THREE weeks of meetings which could decide how and where houses will be built in Oxford in the future have started.

The public enquiry into the Oxford Local Plan 2036 began yesterday at the King’s Centre on Osney Mead Industrial Estate.

Government appointed planning inspectors Jonathan Bore and Nick Fagan are holding the meetings to hear from Oxford City Council and people across Oxfordshire who will be affected by the plans.

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A local plan is a document which every council has to produce to give guidance about where new houses, offices, and other buildings can be built in the future, usually over a period of around 15 years.

Discussion on the first day of Oxford City Council’s drafted local plan centred around questions of housing need.

In the plan, Oxford City Council has said an estimated 1,400 new affordable homes need to be built to meet the city’s needs.

As there is only a limited amount of land in the city, a lot of this would be built on land in neighbouring council districts: Cherwell, Vale of White Horse, South Oxfordshire, and West Oxfordshire.

The inspectors asked a panel of Oxford City Council staff and representatives of residents from the neighbouring areas questions about the need for housing.

These questions included whether the city council’s estimates of 1,400 a year were justifiable, how the council had calculated the need affordable homes, if this calculation was deemed to be ‘sound’, and what are the environmental constraints on the house building plans.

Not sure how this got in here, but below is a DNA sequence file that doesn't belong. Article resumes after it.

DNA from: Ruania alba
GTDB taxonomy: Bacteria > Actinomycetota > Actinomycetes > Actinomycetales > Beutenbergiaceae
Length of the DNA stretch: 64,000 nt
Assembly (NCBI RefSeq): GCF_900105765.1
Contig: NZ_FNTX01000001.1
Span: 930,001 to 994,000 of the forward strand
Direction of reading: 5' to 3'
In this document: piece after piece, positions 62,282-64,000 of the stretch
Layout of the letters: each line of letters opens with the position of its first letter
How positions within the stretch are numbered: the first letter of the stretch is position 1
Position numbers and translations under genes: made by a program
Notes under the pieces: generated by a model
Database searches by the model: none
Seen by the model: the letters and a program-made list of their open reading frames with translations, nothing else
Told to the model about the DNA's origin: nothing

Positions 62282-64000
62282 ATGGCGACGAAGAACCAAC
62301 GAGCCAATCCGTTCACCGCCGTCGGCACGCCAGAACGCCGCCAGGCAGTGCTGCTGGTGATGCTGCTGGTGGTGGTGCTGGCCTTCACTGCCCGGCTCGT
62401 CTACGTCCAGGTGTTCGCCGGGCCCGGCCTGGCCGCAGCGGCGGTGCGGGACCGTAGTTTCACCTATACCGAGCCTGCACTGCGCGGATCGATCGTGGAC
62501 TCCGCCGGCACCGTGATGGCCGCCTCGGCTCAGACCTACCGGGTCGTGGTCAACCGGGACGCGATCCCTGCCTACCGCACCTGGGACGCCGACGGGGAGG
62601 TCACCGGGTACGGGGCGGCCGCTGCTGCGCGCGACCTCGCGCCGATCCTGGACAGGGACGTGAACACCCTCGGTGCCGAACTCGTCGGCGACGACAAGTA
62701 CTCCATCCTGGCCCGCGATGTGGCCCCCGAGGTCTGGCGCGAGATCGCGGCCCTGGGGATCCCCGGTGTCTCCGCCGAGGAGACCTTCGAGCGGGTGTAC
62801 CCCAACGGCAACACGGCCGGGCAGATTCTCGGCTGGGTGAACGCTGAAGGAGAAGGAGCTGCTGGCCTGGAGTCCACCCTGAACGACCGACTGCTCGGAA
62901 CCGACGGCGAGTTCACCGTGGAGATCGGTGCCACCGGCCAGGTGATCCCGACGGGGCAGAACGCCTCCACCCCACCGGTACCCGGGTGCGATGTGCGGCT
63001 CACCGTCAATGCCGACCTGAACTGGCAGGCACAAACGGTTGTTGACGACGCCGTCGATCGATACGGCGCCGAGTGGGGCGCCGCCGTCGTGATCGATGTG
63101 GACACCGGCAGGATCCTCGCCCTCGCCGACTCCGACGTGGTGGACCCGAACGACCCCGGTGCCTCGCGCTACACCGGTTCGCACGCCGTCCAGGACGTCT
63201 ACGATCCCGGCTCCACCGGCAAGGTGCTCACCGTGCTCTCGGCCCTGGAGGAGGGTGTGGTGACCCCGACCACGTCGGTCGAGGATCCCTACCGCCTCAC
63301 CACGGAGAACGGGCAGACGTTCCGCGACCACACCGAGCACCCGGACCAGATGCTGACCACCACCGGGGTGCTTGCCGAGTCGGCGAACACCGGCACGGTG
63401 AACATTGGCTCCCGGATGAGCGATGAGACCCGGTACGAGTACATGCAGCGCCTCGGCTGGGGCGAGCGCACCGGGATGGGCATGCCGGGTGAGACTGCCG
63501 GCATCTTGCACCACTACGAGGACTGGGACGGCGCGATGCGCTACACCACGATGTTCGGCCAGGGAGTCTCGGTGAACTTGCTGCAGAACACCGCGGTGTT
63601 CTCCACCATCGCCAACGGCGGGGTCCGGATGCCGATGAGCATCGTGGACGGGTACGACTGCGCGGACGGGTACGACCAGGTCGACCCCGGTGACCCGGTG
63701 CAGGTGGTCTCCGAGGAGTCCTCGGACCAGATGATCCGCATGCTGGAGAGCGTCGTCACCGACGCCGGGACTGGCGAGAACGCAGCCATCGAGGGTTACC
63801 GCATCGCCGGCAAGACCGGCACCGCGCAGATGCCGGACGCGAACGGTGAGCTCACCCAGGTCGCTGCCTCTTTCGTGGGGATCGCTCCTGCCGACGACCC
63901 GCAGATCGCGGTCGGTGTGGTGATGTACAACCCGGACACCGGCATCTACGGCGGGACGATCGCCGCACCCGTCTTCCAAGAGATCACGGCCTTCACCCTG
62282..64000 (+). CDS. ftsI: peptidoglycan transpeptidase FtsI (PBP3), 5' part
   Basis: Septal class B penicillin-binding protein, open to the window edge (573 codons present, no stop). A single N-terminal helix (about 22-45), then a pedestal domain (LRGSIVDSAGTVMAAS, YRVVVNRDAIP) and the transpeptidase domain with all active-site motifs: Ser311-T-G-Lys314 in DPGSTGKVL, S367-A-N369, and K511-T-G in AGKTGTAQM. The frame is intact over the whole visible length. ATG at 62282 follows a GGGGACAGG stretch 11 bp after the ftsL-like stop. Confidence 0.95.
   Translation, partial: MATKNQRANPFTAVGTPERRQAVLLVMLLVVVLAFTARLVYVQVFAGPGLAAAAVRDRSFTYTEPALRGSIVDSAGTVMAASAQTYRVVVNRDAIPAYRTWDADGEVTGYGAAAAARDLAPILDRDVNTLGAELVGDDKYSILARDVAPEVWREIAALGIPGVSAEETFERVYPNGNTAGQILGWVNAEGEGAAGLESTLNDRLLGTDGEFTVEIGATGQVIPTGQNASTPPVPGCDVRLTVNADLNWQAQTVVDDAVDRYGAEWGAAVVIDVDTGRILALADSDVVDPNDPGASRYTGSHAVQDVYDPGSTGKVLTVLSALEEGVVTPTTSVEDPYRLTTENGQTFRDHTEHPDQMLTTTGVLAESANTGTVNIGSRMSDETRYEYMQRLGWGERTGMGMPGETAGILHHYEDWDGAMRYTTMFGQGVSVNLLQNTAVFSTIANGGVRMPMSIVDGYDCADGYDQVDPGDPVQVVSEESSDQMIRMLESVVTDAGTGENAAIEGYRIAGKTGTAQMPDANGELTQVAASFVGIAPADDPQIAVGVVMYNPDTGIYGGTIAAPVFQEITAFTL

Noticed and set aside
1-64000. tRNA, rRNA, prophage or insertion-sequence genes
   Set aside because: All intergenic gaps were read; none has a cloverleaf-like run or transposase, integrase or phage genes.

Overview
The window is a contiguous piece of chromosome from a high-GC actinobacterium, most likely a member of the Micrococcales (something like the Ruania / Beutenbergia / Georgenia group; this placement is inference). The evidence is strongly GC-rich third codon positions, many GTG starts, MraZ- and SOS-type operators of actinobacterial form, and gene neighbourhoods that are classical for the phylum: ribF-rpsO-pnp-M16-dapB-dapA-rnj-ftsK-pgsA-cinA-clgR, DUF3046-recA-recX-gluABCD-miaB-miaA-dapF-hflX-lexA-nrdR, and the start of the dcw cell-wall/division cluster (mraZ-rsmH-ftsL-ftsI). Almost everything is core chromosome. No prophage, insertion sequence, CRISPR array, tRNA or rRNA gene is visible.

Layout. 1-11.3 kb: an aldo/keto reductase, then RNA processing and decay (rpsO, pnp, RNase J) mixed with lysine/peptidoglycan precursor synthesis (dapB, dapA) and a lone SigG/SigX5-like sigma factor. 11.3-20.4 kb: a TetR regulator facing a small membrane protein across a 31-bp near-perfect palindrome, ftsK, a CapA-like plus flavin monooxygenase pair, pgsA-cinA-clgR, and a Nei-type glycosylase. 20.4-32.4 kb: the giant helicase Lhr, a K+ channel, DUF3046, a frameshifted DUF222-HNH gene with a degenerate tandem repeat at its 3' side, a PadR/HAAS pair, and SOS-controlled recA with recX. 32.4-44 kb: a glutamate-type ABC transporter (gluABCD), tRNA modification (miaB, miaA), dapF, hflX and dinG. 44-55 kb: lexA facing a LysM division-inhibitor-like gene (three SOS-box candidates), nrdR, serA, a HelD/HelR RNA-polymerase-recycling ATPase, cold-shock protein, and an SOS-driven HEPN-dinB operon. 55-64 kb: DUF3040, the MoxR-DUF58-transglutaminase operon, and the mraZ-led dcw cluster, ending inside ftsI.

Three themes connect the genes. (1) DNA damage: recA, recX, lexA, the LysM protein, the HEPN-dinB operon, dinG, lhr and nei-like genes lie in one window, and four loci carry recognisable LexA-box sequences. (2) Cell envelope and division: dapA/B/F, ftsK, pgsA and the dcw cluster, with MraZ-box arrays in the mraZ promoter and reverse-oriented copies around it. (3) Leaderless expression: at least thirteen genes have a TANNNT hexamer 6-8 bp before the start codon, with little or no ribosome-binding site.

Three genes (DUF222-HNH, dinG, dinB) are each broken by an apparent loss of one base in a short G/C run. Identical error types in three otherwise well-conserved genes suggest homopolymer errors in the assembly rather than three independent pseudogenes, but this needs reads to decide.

City council planning officer Carolyn Ploszynski, started off the discussion and said the plan was the result of many years work.

Ms Ploszynski said: “[The plan] is supported by an extensive evidence base and at its heart seeks to strike a balance in meeting the competing needs of the community.”

She added there were pressures of affordability in Oxford’s housing market.

Alan Lodwick, speaking for the Cherwell Development Watch Alliance, said he had concerns about how the city council had arrived at the target of 1,400 homes a year.

Mr Lodwick said he thought the basis for the target came from a 2014 report called the Strategic Housing Market Assessment, which had been prepared by councils across Oxfordshire working together.

He said an update produced by the city council in 2018 had put estimates for housing need at a lower target of 776, and questioned why this had not been followed.

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Mr Lodwick described the level of growth being proposed by the city council as unprecedented since the building of the new towns in the 1950s and 60s.

Responding later in the meeting, Ms Ploszynski said the 1,400 figure was backed up by further preparatory work for the local plan.

Speaking on behalf of Kidlington Town Council, Deirdre Wells of Red Kite Development Consultancy said the town’s authority was worried about the effects of Oxford’s housing need spilling over into neighbouring areas, including Kidlington.

Other speakers included Ian Middleton, a Green councillor on Cherwell District Council currently running for MP in Banbury.

Mr Middleton expressed concerns about whether housing targets were based on actual need on the ground, or the policy ambitions of the city council to bring more workers into Oxford.

The panel went on to discuss how there is a limited amount of land available to build in Oxford, and how to balance the need for building with a new focus on environmental needs.

The public hearings will continue for the next three weeks, focussing on different elements of the city council’s local plan.

After the hearings, inspectors will write a report to Oxford City Council, setting out what parts of the plan they think are legally sound, and which parts need to be changed.